Monday, 30 March 2015

Hanoi Report 5

Photo © Tewfic El-Sawy-All Rights Reserved
The past few days were a maelstrom of non stop activity. I determined that traveling on my own without the responsibility of having other photographers in tow was liberating, and thought I could control my own time...wrong! I'm in Ha Noi for a purpose, and that purpose is the one that controls me.

After the exhausting Hau Dong all-nighter (see my previous post) of Friday, I attended another of these ceremonies at a nearby pagoda called Binh Nguyen in Gia Lam. I was invited there by the gracious Ms Mai; owner of the Golden Silk Boutique Hotel, who had learned of my interest in this ritual of spirit mediumship practiced in Vietnam. Not only was I invited (along with Ms Tu) to the ceremony, but we shared a lovely traditional Vietnamese dinner with Ms Mai, her husband and friends.

The ceremony was performed by a Buddhist monk who took the role of the hầu đồng; to my understanding, this is quite a departure from the norm, as the mediums are usually laymen or laywomen. In contrast to the previous ceremonies I've attended so far, this was rather more poised...more sedate, and much wealthier as evidenced by the enormous amount of offerings and by the new bottle of Chivas Regal used for the ceremony's rituals.

As a said note, I was told that the monk (or bonze) had two names; his real name is Đỗ Công Điển  while his temple name is Thích Tịnh Đức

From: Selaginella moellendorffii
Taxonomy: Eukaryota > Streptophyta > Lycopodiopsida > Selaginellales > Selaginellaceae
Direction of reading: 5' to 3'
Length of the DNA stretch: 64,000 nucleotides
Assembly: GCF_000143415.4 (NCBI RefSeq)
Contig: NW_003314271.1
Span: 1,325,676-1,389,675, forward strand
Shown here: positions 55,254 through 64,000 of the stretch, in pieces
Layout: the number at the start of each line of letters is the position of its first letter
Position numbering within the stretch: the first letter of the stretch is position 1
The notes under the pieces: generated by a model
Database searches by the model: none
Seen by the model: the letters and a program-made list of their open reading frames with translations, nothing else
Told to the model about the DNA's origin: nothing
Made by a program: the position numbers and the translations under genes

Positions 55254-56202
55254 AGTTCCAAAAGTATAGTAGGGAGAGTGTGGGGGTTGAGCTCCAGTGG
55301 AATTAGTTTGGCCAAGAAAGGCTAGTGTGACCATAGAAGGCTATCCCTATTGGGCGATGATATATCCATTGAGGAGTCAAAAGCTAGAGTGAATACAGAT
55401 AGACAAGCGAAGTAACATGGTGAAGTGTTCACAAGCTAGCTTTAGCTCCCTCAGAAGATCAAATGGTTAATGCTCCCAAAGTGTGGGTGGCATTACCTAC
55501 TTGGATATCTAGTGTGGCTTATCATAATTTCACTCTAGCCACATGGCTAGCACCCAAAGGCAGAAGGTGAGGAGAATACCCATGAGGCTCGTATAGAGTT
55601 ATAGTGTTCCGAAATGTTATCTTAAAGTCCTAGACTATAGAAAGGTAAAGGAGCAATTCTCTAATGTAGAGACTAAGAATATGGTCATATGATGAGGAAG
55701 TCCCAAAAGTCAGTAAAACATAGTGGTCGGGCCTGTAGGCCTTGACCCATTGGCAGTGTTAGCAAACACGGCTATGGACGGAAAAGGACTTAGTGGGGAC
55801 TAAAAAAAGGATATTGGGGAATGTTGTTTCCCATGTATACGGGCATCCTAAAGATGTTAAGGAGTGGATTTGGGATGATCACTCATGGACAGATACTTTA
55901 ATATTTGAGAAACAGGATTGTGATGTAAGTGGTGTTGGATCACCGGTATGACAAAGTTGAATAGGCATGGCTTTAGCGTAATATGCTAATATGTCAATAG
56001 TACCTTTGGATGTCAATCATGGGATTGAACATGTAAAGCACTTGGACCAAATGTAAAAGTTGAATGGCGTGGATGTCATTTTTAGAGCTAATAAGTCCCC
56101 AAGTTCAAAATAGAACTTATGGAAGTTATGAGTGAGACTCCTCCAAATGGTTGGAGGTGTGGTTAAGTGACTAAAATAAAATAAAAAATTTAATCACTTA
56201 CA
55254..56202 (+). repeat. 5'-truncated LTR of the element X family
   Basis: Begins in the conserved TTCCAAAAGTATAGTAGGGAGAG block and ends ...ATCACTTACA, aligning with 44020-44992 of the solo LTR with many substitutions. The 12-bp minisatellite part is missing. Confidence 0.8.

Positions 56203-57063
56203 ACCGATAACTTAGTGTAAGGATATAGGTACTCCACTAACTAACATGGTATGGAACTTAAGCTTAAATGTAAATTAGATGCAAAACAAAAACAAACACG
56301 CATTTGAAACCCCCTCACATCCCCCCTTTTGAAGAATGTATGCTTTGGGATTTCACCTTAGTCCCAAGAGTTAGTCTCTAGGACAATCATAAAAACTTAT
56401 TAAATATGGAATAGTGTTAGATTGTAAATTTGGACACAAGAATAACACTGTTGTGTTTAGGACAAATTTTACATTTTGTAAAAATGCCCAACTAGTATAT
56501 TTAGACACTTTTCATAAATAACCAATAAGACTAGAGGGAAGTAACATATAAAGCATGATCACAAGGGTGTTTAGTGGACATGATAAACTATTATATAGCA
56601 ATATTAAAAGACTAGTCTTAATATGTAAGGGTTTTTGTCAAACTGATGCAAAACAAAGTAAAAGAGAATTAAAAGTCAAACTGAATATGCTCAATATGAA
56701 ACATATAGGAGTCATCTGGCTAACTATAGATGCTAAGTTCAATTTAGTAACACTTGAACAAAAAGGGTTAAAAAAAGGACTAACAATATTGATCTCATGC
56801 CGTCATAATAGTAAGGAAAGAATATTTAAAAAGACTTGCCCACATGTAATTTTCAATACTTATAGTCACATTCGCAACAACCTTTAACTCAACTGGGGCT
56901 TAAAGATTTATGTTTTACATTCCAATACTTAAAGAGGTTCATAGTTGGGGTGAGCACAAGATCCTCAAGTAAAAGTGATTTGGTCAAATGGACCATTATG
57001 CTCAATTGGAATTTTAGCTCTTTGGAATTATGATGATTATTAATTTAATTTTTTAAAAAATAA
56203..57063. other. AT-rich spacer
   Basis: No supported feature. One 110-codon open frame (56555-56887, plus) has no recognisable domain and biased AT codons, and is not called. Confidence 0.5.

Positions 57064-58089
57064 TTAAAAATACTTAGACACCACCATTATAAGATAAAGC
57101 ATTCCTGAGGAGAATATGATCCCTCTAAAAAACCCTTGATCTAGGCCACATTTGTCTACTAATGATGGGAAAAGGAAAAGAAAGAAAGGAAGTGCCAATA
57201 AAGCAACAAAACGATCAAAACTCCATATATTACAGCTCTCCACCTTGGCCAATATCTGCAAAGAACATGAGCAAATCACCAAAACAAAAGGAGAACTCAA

I chose this particular photograph (above) to demonstrate the difficult lighting conditions of these ceremonies. A mix of different types of light sources, some quite harsh and suspended at different heights, make it a a tough task to photograph particularly with the limited access we have. Stomping over seated spectators to get a shot is never a good idea, so contortionist skills are mandatory.

Photo © Tewfic El-Sawy-All Rights Reserved
This afternoon, invited by Tony Trinh, a hát chầu văn singer, we dropped by another hầu đồng ceremony performed by a woman medium (Bà Đồng). Here the light situation was easier to work with, despite the harsh sunlight coming through the open doors.

Photo © Tewfic El-Sawy-All Rights Reserved

In between all these ceremonies, I'm attempting to squeeze a few moments of street photography in the Pho Co (Old Quarter) neighborhood. I still haven't found my groove, but it's slowly coming back. In any event, I still have a few days left in Ha Noi.